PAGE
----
What is the cloud?
If you are using “the cloud” it simply means your programs and data are on a vendor’s servers, not your own. The advantage is that you no longer have to manage the technology yourself. Another advantage is that the vendor has economies of scale. The vendor may have dozens, hundreds, or in the case of Gmail, millions of clients sharing the service.
The cloud is here and that is a good thing for HR professionals
The difficulty is that it forces HR to wade into a new technology—and that takes time. This blog helps HR quickly get on track by exploring 10 reasons that are driving the decision to move HR processes onto the cloud.
This blog can be used in three ways:
- Identify what matters most. Usually business decisions are driven by one or two issues that override other considerations. There may be a long list of relevant pros and cons, however the first step is to identify the few factors that are likely to tip the balance.
- Use the list for due diligence. HR needs to have a fact-based opinion on each of the ten items on this list. HR has to be sure there are no issues that could derail a project.
- As an educational guideline. The list points to many of the issues relevant to cloud-based HR; use it as a guide for exploring the topic.
For convenience, we break down this top ten list into three categories:
- Valued-added reasons
- Financial reasons
- Risk mitigation reasons
Now, let us dive into the details.
HR Analyst of Osmose Utilities Services, Inc
“Our hiring managers now have a reliable system that is easy to navigate. Our HR team can actively monitor the process, and assist if needed, but Onboard has helped them save so much valuable time and effort while increasing data accuracy. All of this has helped us improve compliance and gives us a powerful tool to achieve even more results in the future.”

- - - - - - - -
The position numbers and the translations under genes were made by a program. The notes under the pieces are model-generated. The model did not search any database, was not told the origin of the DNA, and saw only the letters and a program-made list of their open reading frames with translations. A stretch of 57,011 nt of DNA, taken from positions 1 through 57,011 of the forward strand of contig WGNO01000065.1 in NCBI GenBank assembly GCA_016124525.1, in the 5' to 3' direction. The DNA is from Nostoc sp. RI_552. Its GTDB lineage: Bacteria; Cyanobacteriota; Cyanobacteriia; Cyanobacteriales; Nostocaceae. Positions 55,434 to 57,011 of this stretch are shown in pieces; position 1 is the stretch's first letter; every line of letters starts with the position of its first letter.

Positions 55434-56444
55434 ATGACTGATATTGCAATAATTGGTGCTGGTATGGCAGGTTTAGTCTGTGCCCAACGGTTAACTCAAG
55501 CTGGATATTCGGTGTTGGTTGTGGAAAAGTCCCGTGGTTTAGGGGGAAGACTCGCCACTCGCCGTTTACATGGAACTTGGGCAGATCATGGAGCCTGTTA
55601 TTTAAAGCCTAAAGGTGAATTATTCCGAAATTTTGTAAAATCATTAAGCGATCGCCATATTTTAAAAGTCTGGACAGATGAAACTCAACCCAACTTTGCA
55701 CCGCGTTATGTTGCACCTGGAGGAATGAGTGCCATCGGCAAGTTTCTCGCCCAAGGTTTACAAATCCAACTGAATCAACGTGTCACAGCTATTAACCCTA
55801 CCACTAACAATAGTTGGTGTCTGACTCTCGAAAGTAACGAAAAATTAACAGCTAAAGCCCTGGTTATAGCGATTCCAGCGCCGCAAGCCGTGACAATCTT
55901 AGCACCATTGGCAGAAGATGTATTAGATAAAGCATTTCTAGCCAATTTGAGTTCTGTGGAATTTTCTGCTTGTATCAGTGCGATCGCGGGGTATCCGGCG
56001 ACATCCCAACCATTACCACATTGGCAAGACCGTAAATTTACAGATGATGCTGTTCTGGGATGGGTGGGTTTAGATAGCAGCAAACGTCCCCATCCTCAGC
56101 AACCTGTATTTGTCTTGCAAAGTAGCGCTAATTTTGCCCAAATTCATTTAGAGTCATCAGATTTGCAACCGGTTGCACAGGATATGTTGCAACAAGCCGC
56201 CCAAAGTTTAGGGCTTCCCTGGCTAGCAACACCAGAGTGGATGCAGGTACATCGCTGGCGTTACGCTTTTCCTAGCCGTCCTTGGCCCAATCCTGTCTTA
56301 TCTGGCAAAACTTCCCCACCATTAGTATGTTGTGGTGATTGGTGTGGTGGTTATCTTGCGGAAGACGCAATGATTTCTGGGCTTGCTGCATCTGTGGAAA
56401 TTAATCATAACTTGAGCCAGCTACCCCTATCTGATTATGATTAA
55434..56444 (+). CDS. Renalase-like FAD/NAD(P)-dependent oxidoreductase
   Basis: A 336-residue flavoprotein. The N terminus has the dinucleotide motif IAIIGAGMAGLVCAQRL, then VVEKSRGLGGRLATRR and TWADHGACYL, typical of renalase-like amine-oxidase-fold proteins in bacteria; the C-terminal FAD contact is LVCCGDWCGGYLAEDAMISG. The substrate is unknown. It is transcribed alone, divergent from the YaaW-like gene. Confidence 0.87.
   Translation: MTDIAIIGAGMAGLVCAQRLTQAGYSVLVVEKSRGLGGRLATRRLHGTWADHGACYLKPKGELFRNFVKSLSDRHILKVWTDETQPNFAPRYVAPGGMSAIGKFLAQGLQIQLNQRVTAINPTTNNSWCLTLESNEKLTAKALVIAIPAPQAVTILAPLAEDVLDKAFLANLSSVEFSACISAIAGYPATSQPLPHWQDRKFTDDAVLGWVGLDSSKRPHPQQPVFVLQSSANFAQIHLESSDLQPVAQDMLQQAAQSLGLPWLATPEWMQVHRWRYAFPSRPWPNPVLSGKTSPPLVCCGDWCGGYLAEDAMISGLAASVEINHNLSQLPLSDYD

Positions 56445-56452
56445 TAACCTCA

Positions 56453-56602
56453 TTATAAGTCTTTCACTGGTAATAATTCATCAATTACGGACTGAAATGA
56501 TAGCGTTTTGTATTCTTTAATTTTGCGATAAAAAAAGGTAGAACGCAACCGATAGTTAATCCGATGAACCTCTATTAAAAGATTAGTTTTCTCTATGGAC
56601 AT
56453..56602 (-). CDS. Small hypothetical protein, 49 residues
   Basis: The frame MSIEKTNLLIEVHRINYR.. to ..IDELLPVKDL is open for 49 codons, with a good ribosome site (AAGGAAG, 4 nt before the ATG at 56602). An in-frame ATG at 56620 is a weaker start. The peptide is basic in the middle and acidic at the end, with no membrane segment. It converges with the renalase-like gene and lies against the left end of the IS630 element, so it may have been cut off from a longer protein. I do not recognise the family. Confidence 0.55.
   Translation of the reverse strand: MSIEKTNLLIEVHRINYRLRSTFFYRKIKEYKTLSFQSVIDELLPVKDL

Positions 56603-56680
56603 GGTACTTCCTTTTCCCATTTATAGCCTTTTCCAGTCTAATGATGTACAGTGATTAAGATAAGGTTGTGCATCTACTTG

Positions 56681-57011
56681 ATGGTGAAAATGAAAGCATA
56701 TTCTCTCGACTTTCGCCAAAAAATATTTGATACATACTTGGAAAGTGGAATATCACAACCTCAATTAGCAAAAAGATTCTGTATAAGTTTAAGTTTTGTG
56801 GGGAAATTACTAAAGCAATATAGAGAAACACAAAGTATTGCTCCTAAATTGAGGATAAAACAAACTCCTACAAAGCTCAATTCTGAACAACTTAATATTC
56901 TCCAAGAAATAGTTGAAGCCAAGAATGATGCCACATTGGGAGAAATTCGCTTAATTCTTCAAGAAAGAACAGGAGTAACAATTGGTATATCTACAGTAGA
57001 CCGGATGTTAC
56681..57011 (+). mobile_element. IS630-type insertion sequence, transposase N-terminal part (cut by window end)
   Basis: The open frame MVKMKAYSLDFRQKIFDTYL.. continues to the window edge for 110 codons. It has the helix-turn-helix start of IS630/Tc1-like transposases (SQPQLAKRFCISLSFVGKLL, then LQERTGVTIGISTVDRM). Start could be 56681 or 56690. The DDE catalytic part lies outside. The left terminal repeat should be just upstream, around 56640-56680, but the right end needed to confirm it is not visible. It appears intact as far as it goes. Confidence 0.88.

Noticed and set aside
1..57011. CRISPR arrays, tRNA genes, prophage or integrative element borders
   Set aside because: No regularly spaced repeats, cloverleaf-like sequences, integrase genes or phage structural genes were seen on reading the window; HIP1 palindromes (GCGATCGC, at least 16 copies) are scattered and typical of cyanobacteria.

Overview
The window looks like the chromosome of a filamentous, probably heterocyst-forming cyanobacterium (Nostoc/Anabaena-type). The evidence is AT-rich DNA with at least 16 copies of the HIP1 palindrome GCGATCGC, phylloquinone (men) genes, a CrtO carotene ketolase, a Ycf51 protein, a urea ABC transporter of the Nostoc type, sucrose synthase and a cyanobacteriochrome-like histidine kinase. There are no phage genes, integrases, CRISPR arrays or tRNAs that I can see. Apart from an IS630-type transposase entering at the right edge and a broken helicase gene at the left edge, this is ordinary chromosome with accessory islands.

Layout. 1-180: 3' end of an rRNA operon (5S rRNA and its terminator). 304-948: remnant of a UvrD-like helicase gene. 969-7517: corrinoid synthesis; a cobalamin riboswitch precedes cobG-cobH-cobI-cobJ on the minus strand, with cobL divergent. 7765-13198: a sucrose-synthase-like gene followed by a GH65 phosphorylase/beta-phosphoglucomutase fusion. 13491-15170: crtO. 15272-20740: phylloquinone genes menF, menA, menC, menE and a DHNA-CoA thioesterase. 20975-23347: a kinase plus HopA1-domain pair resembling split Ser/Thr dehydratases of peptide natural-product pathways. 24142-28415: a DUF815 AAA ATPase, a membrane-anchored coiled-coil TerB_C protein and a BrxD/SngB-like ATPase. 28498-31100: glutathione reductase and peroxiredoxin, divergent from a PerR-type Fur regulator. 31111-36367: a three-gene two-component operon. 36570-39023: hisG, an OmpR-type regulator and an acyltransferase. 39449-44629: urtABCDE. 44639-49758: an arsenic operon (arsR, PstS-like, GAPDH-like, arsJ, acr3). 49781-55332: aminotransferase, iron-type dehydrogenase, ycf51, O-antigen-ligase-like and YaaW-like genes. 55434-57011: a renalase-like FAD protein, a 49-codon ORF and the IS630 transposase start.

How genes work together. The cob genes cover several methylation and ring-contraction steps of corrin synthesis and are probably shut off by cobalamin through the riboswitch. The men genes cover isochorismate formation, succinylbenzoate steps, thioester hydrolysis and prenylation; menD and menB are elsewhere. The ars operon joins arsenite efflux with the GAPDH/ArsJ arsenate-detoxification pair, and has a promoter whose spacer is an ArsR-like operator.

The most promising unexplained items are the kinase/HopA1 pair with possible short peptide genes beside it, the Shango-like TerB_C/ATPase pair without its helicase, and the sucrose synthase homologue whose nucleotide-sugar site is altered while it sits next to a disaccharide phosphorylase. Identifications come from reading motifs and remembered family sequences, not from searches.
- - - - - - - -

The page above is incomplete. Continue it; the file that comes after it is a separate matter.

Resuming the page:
The Value-added Reasons
While cost and risk are important, the most exciting reason to move HR processes to the cloud is that it will make HR work better. Here are three value-added reasons HR may want to embrace the cloud.
It might be the only way a process will be automated. In the real world of limited time and constrained budgets, the choice might be between a cloud-based solution and no solution at all. Cloud-based solutions can be implemented quickly with little IT support. If the reality is that an in-house solution simply will not happen then do not beat around the bush; make the case that a solution is needed, and let the cloud get you there.
Because it supports the employment brand. The sizzle of cloud-based solutions is that they have the look, functionality, and mobile-accessibility that employees (and their managers) have come to expect. People are impressed when an organization has the latest tools and disappointed if tools feel out-of-date. A sizzling employment brand may not be the primary reason to go to the cloud, however it can be a powerful supporting argument.
Improved ability to measure. In the past, organizations would launch a process and hope it improved outcomes, now there are constant demands to measure those outcomes. Any move from a manual to an automated system should improve reporting, and in this realm, cloud-based software has good measurement, analytics and reporting baked-in. That improved ability to measure can seal the deal for a cloud-based application.
Universal access. We are in an era where employees expect to be able to access tools from home and mobile devices; cloud solutions typically have this capability. This is dramatically illustrated in cloud-based onboarding solutions where new employees can begin the onboarding process before they ever set foot in the office. And lest we think onboarding is merely a nice-to-have, recall that “research on new employee onboarding shows that when onboarding is done correctly, it leads to: higher job satisfaction; organizational commitment; lower turnover; higher performance levels; career effectiveness; and lowered stress”
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What is software as a service?
Software as a Service (SaaS) is another way of framing the move from in-house computers to vendor run computers. SaaS stresses that instead of buying software (which one might imagine being delivered in a box) one instead buys an ongoing service. If it is SaaS, then it is on the cloud.
The Financial Reasons
HR needs to be careful how it communicates financial-factors. If HR downplays the hard costs then it loses credibility; if it focuses too much on cost then it creates the perception that the main function of HR is to cut spending. The trick is to emphasize value creation while showing one has a good handle of the total cost of the project.